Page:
Supreme game of choices as retailers feel the heatThursday, April 08, 2021
BY E A RUDOLPH
I make reference to a Jamaica Observer story published December 13, 2020, titled 'Battle for lottery pawns: Sellers caught in the crossfire as two new players prepare to enter multi-billion-dollar industry'.
During my childhood my mother administered punishment by using a tamarind 'switch' to apply several painful lashes on my naked buttocks. My loud crying would irritate her and, as she got angrier, she would threaten: “A weh yuh a cry fah, yuh waan mi gi yuh something fi cry fah!”
I had to stifle the tears for mercy to be given to me.
Is it by coincidence that several lottery retailers for Supreme Ventures Limited (SVL) have had their agreements reportedly terminated after they signed up with new entrants Mahoe and/or Goodwill lottery companies?
Other retailers who come out in support of what appears to be not in the spirit of the Fair Trading Act risk similar termination of their contracts. When SVL is questioned on its actions, the response is a denial of the allegations.
To terminate a contract SVL only has to invoke its “Exit Clause 3.O” under the Retailers' Agreement, and that is their right. However, it is not difficult to check if only retailers who have signed up with the new lotto entrants have had their agreements terminated.
Some of us have served SVL faithfully for many years, and the arbitrary termination is having a painful effect on our livelihoods and that of our employees already taking a battering from the effects of the novel coronavirus pandemic. Where is the compassion and the empathy?
The local lottery competition is now sizzling, with the three actors in the theatre (SVL, Izizzi, LP Lotto) competing on all fronts for their share of the multi-billion-dollar industry. Selling for more than one of the competitors does not hurt them, as punters will always buy the game of their choice.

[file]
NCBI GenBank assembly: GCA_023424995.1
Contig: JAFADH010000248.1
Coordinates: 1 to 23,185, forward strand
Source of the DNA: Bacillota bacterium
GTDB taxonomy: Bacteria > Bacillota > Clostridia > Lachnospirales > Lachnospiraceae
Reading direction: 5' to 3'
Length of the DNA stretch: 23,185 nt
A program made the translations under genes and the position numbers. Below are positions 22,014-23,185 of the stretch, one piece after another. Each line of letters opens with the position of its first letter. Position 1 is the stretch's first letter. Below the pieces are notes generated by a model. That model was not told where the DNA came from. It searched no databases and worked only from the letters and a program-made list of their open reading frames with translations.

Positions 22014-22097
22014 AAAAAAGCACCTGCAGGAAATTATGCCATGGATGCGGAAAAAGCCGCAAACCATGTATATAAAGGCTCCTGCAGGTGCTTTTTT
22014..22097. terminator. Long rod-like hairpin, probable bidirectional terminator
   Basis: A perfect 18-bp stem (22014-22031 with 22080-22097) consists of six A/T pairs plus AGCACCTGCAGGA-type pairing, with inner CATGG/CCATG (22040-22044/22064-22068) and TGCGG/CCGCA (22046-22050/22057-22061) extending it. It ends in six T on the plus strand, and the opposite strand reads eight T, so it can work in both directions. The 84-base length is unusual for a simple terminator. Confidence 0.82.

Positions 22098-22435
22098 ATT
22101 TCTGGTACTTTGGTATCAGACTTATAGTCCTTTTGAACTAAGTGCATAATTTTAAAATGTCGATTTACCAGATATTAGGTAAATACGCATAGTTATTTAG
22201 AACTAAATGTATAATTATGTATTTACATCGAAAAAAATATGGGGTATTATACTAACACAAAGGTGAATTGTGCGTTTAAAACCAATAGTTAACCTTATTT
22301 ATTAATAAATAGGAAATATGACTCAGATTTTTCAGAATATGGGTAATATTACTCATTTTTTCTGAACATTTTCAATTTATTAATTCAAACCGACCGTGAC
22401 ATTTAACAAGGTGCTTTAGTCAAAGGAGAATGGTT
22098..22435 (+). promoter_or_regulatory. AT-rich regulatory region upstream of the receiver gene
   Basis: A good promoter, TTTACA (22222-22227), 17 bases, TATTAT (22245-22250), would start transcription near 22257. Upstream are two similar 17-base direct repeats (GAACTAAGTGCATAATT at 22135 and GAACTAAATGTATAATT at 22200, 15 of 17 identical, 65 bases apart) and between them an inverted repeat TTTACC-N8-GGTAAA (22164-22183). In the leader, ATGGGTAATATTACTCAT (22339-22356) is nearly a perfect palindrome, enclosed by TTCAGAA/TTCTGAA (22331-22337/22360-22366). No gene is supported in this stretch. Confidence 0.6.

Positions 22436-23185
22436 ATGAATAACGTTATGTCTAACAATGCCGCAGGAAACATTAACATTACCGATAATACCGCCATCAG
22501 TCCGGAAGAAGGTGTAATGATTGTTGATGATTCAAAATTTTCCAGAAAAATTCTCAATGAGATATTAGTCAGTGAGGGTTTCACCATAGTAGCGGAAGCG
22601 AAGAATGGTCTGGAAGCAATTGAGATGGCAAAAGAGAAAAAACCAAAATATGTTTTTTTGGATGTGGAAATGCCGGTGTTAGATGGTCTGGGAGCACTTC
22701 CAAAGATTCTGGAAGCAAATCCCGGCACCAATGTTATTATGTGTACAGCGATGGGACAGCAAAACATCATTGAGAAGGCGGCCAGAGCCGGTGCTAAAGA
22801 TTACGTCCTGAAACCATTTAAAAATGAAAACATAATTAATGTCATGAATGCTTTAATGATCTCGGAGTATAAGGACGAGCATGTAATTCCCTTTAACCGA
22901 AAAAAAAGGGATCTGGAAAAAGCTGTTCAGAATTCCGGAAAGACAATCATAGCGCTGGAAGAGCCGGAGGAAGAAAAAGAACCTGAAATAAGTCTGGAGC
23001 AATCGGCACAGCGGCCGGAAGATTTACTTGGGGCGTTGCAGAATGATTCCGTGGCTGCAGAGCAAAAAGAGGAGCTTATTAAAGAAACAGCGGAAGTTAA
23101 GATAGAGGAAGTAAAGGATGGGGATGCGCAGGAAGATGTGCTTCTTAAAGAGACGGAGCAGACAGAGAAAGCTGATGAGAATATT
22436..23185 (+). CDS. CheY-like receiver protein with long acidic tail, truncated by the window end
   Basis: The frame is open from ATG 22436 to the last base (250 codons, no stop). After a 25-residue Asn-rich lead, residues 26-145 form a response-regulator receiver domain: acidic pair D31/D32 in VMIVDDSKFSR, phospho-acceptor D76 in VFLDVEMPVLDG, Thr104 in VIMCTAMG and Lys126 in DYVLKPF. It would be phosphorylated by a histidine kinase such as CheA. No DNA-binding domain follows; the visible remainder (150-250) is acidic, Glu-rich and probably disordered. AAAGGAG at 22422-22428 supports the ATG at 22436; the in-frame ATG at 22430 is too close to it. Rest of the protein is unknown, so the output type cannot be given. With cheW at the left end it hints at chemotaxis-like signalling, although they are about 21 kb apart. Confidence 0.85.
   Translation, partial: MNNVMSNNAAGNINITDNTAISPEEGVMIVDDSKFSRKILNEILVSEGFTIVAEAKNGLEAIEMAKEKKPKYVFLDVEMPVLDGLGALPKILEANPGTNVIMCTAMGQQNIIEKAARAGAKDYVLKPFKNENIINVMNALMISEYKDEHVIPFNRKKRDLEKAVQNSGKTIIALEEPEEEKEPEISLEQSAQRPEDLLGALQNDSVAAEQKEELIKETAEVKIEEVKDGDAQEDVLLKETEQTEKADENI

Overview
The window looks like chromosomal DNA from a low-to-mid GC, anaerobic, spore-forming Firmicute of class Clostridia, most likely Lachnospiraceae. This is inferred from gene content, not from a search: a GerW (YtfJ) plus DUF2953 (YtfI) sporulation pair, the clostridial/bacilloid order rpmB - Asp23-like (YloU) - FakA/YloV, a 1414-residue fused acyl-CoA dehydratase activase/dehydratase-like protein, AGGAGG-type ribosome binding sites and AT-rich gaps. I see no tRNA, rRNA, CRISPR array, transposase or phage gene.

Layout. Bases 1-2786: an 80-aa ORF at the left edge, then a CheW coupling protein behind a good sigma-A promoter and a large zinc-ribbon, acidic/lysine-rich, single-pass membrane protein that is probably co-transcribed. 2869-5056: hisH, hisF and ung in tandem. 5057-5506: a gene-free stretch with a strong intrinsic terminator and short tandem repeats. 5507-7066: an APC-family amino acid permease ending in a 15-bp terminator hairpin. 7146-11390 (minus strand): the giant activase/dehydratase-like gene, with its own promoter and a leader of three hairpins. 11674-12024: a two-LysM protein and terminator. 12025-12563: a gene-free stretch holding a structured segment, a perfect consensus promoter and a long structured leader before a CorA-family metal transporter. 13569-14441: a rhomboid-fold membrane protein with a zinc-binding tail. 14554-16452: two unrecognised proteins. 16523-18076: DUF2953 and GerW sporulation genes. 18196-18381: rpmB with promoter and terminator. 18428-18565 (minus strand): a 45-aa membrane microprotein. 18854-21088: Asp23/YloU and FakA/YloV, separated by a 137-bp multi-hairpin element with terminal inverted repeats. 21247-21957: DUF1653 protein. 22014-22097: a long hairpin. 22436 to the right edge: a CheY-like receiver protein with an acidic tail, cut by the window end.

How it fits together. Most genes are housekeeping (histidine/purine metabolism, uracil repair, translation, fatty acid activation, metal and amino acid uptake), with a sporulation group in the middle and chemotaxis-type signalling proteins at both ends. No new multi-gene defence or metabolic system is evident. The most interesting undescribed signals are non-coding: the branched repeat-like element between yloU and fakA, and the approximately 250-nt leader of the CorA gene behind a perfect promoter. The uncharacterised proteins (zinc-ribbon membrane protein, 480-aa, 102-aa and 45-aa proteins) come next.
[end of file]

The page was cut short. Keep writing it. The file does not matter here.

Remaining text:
A retailer's business is purely based on making money by a simple process of satisfying the customers within the industry. It is foolhardy to think that punters are only loyal to one product and will not want to try their luck on a new product. Though there will be brand loyalty, it is reasonable to expect that the punters will split the gambling dollar in a ratio of their choosing to win.
When more companies are competing for the same market share customers will choose those with lower pricing that offers greater perceived benefits. The punters will choose and take their chances where the rewards are greater. This is quite understandable.
Lottery companies should, therefore, compete on the basis of the value of returns to betters, not by stifling retailers.
Why would retailers be expected to train, rent establishments, hire staff, and then not take advantage of the expanded market by selling for any new entrants? The answer is fear. Purely out of fear of termination for selling for more than one company, some retailers resorted to covert action by setting up a shop in someone else's name to disguise their involvement with one or both new entrants. Others have just caved in to the pressure of threatened termination.
The Sunday Observer article quoted a rather curious statement by SVL's executive chairman that its agents were being “bullied” by the new lotto entrants to sell their products, even before they started operation. How is it possible to perform this role of being a bully before entering the market?